First 100 Days: Presidential Personality

More than 10 percent of President Barack Obama's First 100 Days have passed. More on the substance in a moment.  But, interesting is trying to figure out President Barack Obama's demeanor.  What his "Presidential Personality" is or is becoming. 

Going into the Presidency, what I mostly heard not only from national figures but also from local politicians and the average voters I talked to throughout the Philadelphia region, is that they expected a calm, cool, above the fray personality in the Oval Office. Certainly, there has been evidence of that.  His Inaugural Address, his not encouraging swipes at Chief Justice Roberts over the swearing-in foulup, for example.  But, there have been signs that President Obama will display other aspects of Presidential Personality. His terseness with some reporters. His "I won" comment to some Republican members of Congress. And most notably, his direct assault on the greed of Wall Street with his saying that $18 billion dollars in bonuses was "outrageous" and the "height of irresponsibility."  Critics of the President will use these as evidence that he is unprepared for the hand to hand combat of Washington, even that he is naive about how business works.  But, supporters, especially those in the middle class, may like what they hear and see and interpret it as a more open, direct President and one showing a little more emotion.

In his first couple of weeks, the new President has made moves in keeping with his campaign promises. It also appears he is laying the ground work for larger decisions. Many positions to which he can appoint people still need to be filled. In other words, he is a typical new President in many senses.  However, these are not typical times and those larger plans have real opportunity to be passed.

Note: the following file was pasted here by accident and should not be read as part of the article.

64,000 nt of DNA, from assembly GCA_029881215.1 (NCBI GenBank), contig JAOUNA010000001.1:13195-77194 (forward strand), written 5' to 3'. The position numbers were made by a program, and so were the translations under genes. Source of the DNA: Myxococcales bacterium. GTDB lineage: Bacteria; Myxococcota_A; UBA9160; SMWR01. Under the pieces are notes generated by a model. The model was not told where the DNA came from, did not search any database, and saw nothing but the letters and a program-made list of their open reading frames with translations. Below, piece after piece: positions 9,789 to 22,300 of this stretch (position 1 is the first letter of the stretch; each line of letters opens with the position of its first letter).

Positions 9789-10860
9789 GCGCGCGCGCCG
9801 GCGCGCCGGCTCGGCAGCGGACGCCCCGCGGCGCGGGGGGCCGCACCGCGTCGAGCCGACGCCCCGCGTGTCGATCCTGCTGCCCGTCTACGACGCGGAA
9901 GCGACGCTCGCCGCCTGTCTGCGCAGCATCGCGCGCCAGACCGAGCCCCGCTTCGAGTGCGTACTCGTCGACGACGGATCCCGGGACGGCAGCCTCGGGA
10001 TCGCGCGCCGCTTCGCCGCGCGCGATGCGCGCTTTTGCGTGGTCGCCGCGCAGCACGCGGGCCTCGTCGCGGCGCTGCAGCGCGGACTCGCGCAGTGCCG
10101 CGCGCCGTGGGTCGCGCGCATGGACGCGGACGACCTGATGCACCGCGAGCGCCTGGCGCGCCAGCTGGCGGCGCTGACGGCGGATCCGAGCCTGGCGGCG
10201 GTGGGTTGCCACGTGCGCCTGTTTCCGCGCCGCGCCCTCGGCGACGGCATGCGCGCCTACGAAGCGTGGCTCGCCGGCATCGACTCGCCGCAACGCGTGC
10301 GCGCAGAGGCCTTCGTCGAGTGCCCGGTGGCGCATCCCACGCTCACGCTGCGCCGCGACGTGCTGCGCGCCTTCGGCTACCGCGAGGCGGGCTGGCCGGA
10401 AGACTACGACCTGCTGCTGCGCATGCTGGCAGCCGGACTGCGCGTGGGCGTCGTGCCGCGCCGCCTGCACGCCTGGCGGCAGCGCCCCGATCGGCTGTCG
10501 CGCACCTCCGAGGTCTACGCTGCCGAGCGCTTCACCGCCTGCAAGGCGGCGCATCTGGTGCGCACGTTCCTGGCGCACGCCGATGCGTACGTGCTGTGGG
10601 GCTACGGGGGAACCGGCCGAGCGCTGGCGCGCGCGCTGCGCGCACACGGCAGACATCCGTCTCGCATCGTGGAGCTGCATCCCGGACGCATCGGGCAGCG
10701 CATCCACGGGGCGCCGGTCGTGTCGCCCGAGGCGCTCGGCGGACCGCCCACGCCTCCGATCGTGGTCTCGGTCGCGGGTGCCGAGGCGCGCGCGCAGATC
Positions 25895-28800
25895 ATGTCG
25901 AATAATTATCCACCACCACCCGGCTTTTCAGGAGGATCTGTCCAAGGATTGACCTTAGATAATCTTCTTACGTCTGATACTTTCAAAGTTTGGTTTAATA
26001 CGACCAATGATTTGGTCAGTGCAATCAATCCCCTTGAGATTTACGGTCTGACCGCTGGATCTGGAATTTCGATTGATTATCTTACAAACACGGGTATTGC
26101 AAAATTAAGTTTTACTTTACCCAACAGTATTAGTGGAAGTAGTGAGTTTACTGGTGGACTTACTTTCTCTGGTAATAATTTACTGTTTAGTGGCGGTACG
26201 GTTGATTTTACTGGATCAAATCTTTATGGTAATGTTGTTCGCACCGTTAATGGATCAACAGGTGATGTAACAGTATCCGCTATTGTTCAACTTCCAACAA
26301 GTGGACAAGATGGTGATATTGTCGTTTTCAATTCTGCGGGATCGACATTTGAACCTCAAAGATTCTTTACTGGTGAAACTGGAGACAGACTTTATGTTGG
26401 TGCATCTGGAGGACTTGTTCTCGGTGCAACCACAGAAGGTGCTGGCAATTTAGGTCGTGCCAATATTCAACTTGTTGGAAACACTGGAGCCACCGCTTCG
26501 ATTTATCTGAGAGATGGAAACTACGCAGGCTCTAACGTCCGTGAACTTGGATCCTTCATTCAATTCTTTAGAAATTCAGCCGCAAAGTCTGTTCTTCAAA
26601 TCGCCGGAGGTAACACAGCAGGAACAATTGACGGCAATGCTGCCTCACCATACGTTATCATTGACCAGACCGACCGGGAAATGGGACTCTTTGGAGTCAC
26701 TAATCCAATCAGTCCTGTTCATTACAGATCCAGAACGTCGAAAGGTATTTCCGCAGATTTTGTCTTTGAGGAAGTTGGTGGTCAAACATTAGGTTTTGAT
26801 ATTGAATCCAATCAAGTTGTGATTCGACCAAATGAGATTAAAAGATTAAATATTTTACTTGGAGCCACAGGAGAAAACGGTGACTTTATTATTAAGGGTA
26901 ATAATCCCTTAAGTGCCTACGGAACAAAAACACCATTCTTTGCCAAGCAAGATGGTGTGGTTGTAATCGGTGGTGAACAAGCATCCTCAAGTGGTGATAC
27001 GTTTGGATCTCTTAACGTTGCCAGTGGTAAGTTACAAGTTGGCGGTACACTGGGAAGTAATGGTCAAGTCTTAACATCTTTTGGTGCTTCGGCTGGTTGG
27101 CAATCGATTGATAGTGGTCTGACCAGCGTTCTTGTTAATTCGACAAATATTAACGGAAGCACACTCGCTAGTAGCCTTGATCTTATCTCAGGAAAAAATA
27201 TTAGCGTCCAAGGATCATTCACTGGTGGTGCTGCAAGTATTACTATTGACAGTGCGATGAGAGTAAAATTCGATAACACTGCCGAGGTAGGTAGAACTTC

Democrats are pleased with the Ledbetter law signing and the middle class task force.  As I mentioned before, some on the left are not totally happy with with Guatanamo Executive Order and the one changing methods of interrogation, but generally his Democratic base is ecstatic about the first couple of weeks. His order on raising fuel economy standards and allowing states to impose clean car standards stricter than the national requirments are well received with environmentalists. The New Jersey Sierra Club's Jeff Tittel expects the EPA will grant New Jersey a waiver to impose tighter restrictions. Lisa Jackson, the new EPA boss, worked for Governor Jon Corzine until her appointment. Says Tittel, "...we have great confidence that the new EPA administrator will sign off on the waiver that she has supported."

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President Obama's decision lifting restrictions on the use of taxpayers money in other nations relating to abortion and abortion counseling is applauded by the left. Here is how the Center for Reproductive Rights characterizes the President's decision: "...President Obama has taken a tremendous step in righting the wrongs perpetrated against women around the world by the Bush administration."

But, the President's memorandum is the first concrete decision the right is using to begin reassembling its base. The political issue is, however, more complicated than that. The right does not just mean Republican. There are many pro-life Democrats in Pennsylvania. I spoke with Michael Ciccocioppo, of the Pennsylvania Pro-Life Fedeartion. The Federation is nonpartisan, but obviously is pro-life. Mr. Ciccocioppo tells me that President Obama's action, while not surprising to him, was nonetheless surprising to many pro-lifers, who had voted for him because they were "inspired by the way he presented himself" and influenced by other issues.  But now, "they've been hit between the eyes" and some have "buyer's remorse."  He says people have been coming forward in the last week to see how they can get involved in the pro-life movement.  Both sides are more clearly drawn now than during the campaign.

The Super Bowl.  It is interesting that President Obama took sides, backing the Steelers. He could have easily been bipartisan or noncommital.  Is this honesty or good politics?  The cynic says a Democrat needs to win Pennsylvania but can lose Arizona.  A give him the benefit of the doubt person would say maybe he's just a fan and a decider.


NBC10 Political Analyst Steve Highsmith is following President Barack Obama's First 100 Days online.

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